How Having Five Friends Boosts the Adolescent Brain and Educational Performance

The following is excerpted from an online article posted by MedicalXpress.

As most parents of teenagers are acutely aware, there comes a time when children start prioritizing their friends over their parents. While young children rely on their parents for social interactions and influences, there’s a notable switch during adolescence, where the influence from peers and friends becomes more important.

Research backs up the idea that friendships are particularly important during adolescent years. They seem to protect against some problems with emotions and behavior. Amazingly, it appears that our brains can even become synchronized with our friends’.

And in a new study published in eLife, researchers show that having roughly five friends during the beginning of adolescence is beneficial for cognition, mental health, and educational performance.

Too few friends means that you have no one to interact with if some of them are busy or unavailable and too many friends means that they are probably not very closely connected to you. There is therefore a trade-off between the quantity and quality of friendships.

In addition, spending too much time on social activities may lead to insufficient time for study and thereby may lower academic performance.

The results are based on a large amount of data from the Adolescent Brain Cognitive Development (ABCD) study cohort, which included 7,512 participants aged 9–11 years. The same cohort was followed-up two years later in early adolescence, with data from 4,290 of the participants available. All data was quality controlled.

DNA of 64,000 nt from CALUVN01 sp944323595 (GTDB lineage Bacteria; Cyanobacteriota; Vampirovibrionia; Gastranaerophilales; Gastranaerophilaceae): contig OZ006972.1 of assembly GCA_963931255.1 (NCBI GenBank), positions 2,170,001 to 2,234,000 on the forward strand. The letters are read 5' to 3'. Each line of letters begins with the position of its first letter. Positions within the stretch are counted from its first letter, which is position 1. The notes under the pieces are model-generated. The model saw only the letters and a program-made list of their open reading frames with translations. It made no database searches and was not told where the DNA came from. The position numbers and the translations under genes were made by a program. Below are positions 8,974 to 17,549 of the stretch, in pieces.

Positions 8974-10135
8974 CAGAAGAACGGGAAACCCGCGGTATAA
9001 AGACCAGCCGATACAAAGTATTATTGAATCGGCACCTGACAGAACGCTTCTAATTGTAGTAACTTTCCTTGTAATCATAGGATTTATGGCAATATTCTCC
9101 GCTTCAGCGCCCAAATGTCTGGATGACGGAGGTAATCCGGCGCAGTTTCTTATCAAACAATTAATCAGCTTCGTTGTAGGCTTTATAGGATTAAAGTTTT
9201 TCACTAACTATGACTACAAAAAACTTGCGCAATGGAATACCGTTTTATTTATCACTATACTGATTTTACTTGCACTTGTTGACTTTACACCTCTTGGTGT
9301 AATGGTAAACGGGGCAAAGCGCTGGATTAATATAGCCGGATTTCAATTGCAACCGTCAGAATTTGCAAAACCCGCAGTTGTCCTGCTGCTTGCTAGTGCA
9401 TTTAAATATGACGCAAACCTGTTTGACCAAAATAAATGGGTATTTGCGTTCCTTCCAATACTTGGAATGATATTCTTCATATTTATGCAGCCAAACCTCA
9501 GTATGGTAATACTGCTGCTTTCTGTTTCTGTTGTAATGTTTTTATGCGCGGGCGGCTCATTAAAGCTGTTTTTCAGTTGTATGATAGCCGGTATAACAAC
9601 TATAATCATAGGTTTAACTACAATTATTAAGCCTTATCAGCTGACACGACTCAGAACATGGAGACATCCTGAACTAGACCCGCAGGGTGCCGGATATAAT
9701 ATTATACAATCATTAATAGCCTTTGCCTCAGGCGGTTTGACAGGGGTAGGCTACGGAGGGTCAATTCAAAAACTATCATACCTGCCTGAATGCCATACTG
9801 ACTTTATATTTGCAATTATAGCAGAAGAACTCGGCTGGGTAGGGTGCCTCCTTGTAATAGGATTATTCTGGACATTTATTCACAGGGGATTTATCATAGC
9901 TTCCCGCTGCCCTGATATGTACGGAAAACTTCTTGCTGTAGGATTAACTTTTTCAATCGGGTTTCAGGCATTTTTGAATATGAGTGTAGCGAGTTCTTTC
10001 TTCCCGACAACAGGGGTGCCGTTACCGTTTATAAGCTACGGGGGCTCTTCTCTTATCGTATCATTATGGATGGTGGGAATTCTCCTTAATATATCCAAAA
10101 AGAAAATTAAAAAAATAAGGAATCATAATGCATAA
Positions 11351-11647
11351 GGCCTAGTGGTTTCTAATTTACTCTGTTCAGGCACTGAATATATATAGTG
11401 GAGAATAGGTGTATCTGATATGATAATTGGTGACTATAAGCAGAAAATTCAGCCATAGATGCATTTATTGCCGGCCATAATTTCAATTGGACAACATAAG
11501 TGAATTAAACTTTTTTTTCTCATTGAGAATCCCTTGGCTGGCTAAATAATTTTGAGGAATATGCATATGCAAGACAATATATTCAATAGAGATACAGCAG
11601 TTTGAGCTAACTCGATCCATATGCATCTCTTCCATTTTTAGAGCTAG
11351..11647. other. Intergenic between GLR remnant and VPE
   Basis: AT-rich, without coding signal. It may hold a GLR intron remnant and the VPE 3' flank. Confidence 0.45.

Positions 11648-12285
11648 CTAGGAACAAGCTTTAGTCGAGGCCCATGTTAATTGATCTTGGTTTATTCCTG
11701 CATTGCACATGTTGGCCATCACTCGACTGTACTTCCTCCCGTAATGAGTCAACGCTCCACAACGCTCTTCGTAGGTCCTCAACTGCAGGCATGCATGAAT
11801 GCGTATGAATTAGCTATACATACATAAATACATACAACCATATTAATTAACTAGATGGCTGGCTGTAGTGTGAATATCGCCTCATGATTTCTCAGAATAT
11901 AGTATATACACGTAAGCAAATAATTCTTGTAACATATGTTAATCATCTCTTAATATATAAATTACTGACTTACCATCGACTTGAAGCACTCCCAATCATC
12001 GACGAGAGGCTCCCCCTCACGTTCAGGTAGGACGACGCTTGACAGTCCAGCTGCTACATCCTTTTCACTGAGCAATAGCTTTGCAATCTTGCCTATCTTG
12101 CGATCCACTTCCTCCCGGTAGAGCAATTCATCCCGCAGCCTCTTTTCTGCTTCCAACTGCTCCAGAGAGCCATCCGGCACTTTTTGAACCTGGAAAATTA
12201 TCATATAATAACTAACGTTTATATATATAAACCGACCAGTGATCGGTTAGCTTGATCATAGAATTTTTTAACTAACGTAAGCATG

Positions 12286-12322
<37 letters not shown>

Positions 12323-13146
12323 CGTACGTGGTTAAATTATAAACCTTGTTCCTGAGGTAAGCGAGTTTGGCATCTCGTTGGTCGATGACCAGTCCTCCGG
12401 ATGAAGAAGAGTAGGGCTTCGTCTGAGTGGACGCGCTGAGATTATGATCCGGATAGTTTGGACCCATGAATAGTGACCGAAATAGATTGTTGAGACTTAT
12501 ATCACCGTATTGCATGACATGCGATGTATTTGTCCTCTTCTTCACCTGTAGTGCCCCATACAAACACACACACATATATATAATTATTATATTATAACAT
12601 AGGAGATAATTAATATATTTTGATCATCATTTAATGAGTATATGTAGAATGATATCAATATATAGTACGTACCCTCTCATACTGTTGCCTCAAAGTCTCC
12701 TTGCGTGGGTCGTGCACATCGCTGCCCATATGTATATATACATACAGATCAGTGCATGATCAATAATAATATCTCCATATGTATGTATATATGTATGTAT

They found relationships between the number of close friends and mental health, social problems and cognitive measures, including memory, reading, and vocabulary. Approximately five close friends were the optimal number—and these associations remained consistent two years later.

Source: MedicalXpress

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[reposted by] Jim Liebelt

Jim is Senior Writer, Editor and Researcher for HomeWord. Jim has 40 years of experience as a youth and family ministry specialist, having served over the years as a pastor, author, consultant, mentor, trainer, college instructor, and speaker. Jim’s HomeWord culture blog also appears on and Jim and his wife Jenny live in Quincy, MA.

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